The main thing that gets shifted around on my end is the journal, since that’s natural to do at the end of the day. The quick notes I take on my phone will probably be enough, though. Alternatively, I could split it up: sleep after my journal, and then wake up and so other things.

So, how can I ease into this? If I prioritize sleeping during her naps for a couple of days, that should make it easier to wake up early. A- will adjust her own naps based on her energy. This is a good time to try it, anyway – no major appointments coming up, so we can adjust as needed. I think W- wanted to start being up by 5 or even earlier. Bonus: electricity is cheaper.

We’ll see if A-‘s okay with my slipping away early in the morning. If not, maybe I’ll find my discretionary time somewhere else in the day. No worries! I’d like at least enough time for my journal and for Emacs News, so that’s about half an hour to an hour. Interruptible and can be deferred a day or two, so the time is pretty easy to find. Most of the other things can wait if need. The next big chunk is probably filing our personal taxes some time in March or April, but I should be able to find enough focused time in that period. Who knows, maybe A-‘s sleep patterns will have changed by then. We’ll see!

When both W- and I can play with A-

Sometimes I try to get things done while W- plays with A-. I feel good about taking care of household chores or urgent and important tasks, but I feel weird about discretionary things like updating my journal or working on my computer. Even if I just hang out while they play in the same room, that feels more comfortable than taking advantage of the opportunity for focused time. I wonder why that’s the case, and if I need to tweak my perspective.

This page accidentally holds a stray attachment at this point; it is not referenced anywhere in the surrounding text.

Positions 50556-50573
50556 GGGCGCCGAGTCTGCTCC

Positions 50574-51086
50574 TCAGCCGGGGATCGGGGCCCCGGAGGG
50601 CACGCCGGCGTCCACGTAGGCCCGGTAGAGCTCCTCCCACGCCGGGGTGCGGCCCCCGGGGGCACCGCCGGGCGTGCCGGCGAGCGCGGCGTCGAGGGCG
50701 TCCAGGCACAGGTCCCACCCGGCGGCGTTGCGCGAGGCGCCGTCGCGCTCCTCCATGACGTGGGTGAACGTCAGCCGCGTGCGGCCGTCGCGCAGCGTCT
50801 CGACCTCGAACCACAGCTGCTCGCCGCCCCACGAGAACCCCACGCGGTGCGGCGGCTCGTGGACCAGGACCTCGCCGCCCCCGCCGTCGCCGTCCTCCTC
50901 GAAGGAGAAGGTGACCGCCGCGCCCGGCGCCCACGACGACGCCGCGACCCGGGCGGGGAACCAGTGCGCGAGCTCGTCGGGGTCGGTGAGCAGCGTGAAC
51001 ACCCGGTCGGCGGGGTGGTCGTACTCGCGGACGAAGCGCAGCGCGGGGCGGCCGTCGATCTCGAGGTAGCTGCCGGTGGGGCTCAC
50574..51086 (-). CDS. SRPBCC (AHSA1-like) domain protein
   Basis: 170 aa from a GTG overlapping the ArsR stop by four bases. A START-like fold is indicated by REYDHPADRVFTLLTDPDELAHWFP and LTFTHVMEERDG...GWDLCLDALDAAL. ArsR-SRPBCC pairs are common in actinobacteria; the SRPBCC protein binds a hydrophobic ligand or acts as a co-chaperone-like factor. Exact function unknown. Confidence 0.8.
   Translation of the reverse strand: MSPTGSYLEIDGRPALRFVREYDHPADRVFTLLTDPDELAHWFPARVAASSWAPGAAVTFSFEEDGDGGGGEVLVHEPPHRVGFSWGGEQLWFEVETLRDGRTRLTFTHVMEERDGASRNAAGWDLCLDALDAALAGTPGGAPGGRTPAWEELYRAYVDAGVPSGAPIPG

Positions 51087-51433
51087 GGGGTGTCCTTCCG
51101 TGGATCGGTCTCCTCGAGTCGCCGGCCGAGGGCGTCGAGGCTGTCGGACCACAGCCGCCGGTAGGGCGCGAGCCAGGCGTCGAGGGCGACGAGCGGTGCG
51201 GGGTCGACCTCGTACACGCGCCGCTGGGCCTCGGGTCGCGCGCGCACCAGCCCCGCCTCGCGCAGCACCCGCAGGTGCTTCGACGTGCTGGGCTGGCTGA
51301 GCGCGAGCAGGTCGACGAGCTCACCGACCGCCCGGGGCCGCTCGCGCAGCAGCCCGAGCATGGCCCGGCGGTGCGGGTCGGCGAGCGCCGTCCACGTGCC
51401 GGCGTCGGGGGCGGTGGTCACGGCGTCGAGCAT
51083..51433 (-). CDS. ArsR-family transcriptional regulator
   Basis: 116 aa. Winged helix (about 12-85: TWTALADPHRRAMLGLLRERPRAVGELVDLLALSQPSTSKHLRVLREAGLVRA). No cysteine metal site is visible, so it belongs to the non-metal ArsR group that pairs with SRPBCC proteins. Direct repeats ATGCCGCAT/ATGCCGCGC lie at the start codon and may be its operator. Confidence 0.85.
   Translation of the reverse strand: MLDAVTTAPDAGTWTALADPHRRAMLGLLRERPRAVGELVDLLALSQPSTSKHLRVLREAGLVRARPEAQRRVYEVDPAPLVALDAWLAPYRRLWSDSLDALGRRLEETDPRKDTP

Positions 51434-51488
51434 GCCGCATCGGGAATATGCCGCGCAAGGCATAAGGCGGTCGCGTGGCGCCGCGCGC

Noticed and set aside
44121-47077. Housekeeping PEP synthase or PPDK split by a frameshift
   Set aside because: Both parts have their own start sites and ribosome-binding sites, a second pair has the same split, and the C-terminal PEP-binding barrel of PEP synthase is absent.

My priorities tend to go like this: if W- wants to spend time with A-, I’ll take care of household chores like cooking and cleaning. When that’s done, we’ll play together, unless there’s a big and important task taking up brainspace. If so, I’ll try to get that done before returning to play.

It’s useful to have some shared play time. I pick up ideas from the way W- and A- interact, and it’s a good time for us to reconnect. Sometimes we come up with new games when we’re all together. A- also sees us interact with each other, which is good.

It’s also useful for W- to have some one-on-one time with A-, and for me to have some discretionary time. I’d feel more comfortable about taking that discretionary time if I had a clear purpose for it, like an hour or two of consulting, or some business paperwork – especially things where I need to be focused and awake. If it’s something I can do just as well when A-‘s asleep, even with the interruptions, I often prefer to postpone it until then.

There aren’t a lot of tasks that I feel I need to do right away. Most things can be done when the opportunity arises, whether that’s when A- finally sleeps soundly enough for me to unlatch her and leave, or when she eventually goes to school. On the other hand, there’s a definite time bound on this shared playtime with W-, and even for solo playtime with A-. There are only so many hours I’ll get to enjoy like this. I think that might be one of the reasons why I prioritize spending time with them.

How can I make even better use of shared time with W- and A-? I want A- to focus on W-, so I support their play instead of competing for attention. Cameras distract her attention and disrupt the flow, so I’ll just have to settle for observing so that I can draw and tell stories later.